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|HIST 33300 - Science And Society In Western Civilization I|
Credit Hours: 3.00. A survey of the main lines in the development of science and society in Western civilization from earliest times to Newton's discovery of gravitation. Beginning with prehistory and Egyptian and Mesopotamian civilizations, the course treats in more detail the Greeks and Romans. The course then considers science during the Middle Ages, examining the transmissions of ancient science and its incorporation into the body of Christian doctrines. The course concludes with the new efforts of physicians and astronomers to free their studies from the influence of the Church and antiquity, and the new accommodations between science and society during the Scientific Revolution. Typically offered Fall Spring.
3.000 Credit hours
Levels: Graduate, Professional, Undergraduate
Schedule Types: Distance Learning, Lecture
Offered By: College of Liberal Arts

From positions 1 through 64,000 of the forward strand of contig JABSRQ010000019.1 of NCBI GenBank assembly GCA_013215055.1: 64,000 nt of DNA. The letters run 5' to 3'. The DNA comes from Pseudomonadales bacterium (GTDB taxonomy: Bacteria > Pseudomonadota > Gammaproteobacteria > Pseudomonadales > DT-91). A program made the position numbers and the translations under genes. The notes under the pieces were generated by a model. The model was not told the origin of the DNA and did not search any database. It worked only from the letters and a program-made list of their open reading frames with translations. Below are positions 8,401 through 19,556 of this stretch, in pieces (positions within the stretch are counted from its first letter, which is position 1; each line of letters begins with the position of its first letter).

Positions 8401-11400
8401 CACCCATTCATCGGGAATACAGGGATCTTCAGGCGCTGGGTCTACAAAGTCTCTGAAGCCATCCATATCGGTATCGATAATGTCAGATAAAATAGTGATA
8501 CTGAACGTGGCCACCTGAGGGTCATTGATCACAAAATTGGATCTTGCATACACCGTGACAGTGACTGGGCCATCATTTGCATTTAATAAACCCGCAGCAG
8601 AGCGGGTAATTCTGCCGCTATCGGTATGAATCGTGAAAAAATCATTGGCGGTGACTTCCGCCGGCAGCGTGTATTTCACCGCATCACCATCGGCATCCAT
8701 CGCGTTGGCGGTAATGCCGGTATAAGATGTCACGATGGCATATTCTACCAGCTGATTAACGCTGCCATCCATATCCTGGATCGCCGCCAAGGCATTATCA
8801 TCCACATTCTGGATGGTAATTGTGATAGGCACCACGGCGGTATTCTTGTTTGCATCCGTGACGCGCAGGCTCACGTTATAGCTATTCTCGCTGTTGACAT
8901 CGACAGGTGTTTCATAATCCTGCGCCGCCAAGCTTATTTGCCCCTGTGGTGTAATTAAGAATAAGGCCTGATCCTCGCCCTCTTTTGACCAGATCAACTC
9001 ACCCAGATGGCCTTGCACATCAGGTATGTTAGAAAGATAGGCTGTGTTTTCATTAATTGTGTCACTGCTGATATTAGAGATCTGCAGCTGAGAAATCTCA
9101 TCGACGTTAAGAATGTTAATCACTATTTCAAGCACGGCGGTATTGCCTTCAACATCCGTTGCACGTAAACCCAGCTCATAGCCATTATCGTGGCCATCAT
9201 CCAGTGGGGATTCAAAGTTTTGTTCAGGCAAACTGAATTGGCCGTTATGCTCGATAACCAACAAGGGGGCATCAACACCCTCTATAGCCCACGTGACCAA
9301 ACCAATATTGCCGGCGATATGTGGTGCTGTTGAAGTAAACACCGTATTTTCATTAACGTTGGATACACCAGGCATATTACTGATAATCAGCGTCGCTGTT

S General Education, GTC-Humanistic-Artistic, GTC-Science, Tech & Society, UC-Humanities, UC-Science, Tech & Society, Upper Division
May be offered at any of the following campuses:
Learning Outcomes: 1. Examine, interpret, and explain how personal, political, cultural economic, and social experiences and/or structures shaped the history of science and society. 2. Analyze data using historical methodologies to evaluate causal arguments and analyze assertions, assumptions, and explanatory evidence related to the history of science and society. 3. Investigate the diversity of human experience within Western culture, considering, for example, ethnicity, gender, language, race, religion, sexual orientation, age, culture, disability, and social class, and appreciate the contribution of different social groups in science and society. 4. Identify and explain the major themes of the history of science and write about the role of science in society and social implications of science.
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